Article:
This will go down as one of the greatest examples of what mapping and geospatial can do. TIME has named the Johns Hopkins University Coronavirus Resource Center to its list of 2020 Best Inventions, calling it “2020’s Go-To Data Source”.
The words Johns Hopkins and COVID dashboard have become almost synonymous now with the dashboard becoming the global reference for the COVID-19 pandemic providing insights for government agencies, the media, and the general public since the outbreak. On Thursday, it reported that the US has crossed 252,000 COVID-19 deaths.
ALSO READ: Location key to the most complex vaccination campaign ever, highlights Este Geraghty
The annual list, announced on November 19, recognizes 100 groundbreaking inventions that, according to TIME, “are making the world better, smarter and even a bit more fun”. The Johns Hopkins Resource Center map, which is maintained in near real time throughout the day through a combination of manual and automated updating, is included in the Wellness category. TIME built the list of winners from nominations submitted by its editors and correspondents around the world and through an online application process. Nominees were evaluated on factors including originality, effectiveness, ambition, and impact.
“The Johns Hopkins Coronavirus Resource Center exemplifies the vital role that universities like ours are playing in this moment, providing accurate information and evidence-based analysis that shapes sound policy and saves lives,” said Johns Hopkins president Ronald J. Daniels. “We are pleased to be recognized among such exceptional company on this year’s list and, above all, to know we have the trust of millions of people around the globe.”
ALSO READ: Here are some of the best maps tracking Coronavirus updates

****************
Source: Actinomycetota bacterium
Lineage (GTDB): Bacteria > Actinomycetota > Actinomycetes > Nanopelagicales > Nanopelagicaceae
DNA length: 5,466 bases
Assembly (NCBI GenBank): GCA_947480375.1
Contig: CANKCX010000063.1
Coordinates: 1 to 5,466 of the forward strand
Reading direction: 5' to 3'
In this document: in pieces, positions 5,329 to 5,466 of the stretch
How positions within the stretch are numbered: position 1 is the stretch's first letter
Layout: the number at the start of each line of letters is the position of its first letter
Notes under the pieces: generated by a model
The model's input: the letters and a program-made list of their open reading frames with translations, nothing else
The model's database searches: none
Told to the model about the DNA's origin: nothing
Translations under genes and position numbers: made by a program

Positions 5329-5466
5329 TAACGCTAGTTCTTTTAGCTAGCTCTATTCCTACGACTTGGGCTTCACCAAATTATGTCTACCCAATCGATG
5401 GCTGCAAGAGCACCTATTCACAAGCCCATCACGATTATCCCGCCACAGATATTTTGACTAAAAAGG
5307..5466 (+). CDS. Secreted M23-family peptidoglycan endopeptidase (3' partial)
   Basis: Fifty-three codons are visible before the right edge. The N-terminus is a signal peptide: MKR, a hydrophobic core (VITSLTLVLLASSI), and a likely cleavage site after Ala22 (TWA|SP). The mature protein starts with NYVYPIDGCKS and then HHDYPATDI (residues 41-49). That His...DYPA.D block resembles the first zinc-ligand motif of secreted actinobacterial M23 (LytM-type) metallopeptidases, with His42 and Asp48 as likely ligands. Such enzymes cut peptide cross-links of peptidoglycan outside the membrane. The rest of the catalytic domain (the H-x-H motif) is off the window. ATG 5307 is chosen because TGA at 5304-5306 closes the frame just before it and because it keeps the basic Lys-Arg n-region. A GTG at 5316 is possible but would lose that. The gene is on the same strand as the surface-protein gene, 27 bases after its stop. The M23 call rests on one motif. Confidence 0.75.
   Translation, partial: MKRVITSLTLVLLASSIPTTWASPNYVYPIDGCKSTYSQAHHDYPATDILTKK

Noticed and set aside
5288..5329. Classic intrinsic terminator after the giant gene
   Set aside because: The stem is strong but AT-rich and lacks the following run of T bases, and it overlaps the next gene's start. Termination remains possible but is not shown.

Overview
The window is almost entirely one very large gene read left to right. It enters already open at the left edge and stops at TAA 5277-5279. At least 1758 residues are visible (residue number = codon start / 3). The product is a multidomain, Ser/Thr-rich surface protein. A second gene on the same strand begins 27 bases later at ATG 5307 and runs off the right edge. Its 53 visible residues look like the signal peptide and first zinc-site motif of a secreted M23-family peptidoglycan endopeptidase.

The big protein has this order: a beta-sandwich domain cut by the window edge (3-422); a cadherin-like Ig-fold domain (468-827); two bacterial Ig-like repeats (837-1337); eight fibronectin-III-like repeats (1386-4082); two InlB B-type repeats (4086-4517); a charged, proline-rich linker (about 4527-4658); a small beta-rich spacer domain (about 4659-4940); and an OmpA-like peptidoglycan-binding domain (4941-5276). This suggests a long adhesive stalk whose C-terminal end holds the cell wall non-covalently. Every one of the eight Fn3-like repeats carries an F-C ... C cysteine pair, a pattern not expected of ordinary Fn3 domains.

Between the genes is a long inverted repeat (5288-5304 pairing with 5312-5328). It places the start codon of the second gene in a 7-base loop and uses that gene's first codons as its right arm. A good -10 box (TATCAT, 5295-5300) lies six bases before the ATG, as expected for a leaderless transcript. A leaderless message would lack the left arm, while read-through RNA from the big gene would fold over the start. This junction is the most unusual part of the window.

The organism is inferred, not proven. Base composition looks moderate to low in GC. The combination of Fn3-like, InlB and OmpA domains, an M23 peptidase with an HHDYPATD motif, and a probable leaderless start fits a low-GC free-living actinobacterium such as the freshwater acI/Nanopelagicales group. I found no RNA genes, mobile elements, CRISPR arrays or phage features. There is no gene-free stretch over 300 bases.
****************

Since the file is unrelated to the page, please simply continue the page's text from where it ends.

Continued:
The first off the block
The dashboard was created by a team led by Dr. Lauren Gardner, epidemiologist and co-director of the center, along with her graduate student Ensheng Dong. It was launched on January 22, the same day the WHO mission to Wuhan issued a statement saying that evidence suggested human-to-human transmission of the new virus in Wuhan but that more investigation was needed to understand the full extent of transmission.
On January 21, Professor Gardner was first proposed the idea by Dong, who had been hearing from his relatives in China about a new virus outbreak disrupting their lives since December. The duo worked through the night to finish it and published on January 22 with only 320 reported cases mostly in China, the rest in Thailand, Japan and South Korea at that time. That day itself, the US reported its first confirmed case of the novel coronavirus. This was the first case in the WHO Region of the Americas.
Within weeks it had become the leading source of centralized data on the pandemic, allowing governments, the media, and the public to visualize and combat its rapid spread. As the threat from COVID-19 spread, the university expanded those efforts into the Coronavirus Resource Center, harnessing expertise from across Johns Hopkins University to aggregate and analyze the best data available on the pandemic. Since its launch in March, the Coronavirus Resource Center has been viewed nearly a billion times by users around the world.
“It’s been remarkable to be part of such a diverse and interdisciplinary team, brought together by our desire to democratize data, and tasked with the challenge of translating the breadth and depth of expertise across this institution into tools and information people can use to keep their families safe,” said Beth Blauer, executive director of JHU’s Centers for Civic Impact and the leader of the team’s U.S. data operation.
The data sources for the dashboard include the World Health Organization, the U.S. Centers for Disease Control and Prevention, the European Center for Disease Prevention and Control, the National Health Commission of the People’s Republic of China, 1point3acres, Worldometers.info, BNO, state and national government health departments, local media reports, and the DXY, one of the world’s largest online communities for physicians, health care professionals, pharmacies and facilities. All data collected and displayed are made freely available, initially through Google Sheets and now through a GitHub repository, along with the feature layers of the dashboard.
ALSO READ: Top 10 popular smartphone apps to track Covid-19
The continuously updated data tracked on the resource center are relied on by the public, government agencies, and the media to make informed decisions and understand trends in cases and deaths, testing, contact tracing, and other public health responses. The CRC also offers original analysis from every Johns Hopkins division, regular live events featuring top experts, and educational content—all of which is free and available to people worldwide.
The center operates through a coordinated response across every academic division of the university, as well as the Centers for Civic Impact and the Applied Physics Laboratory.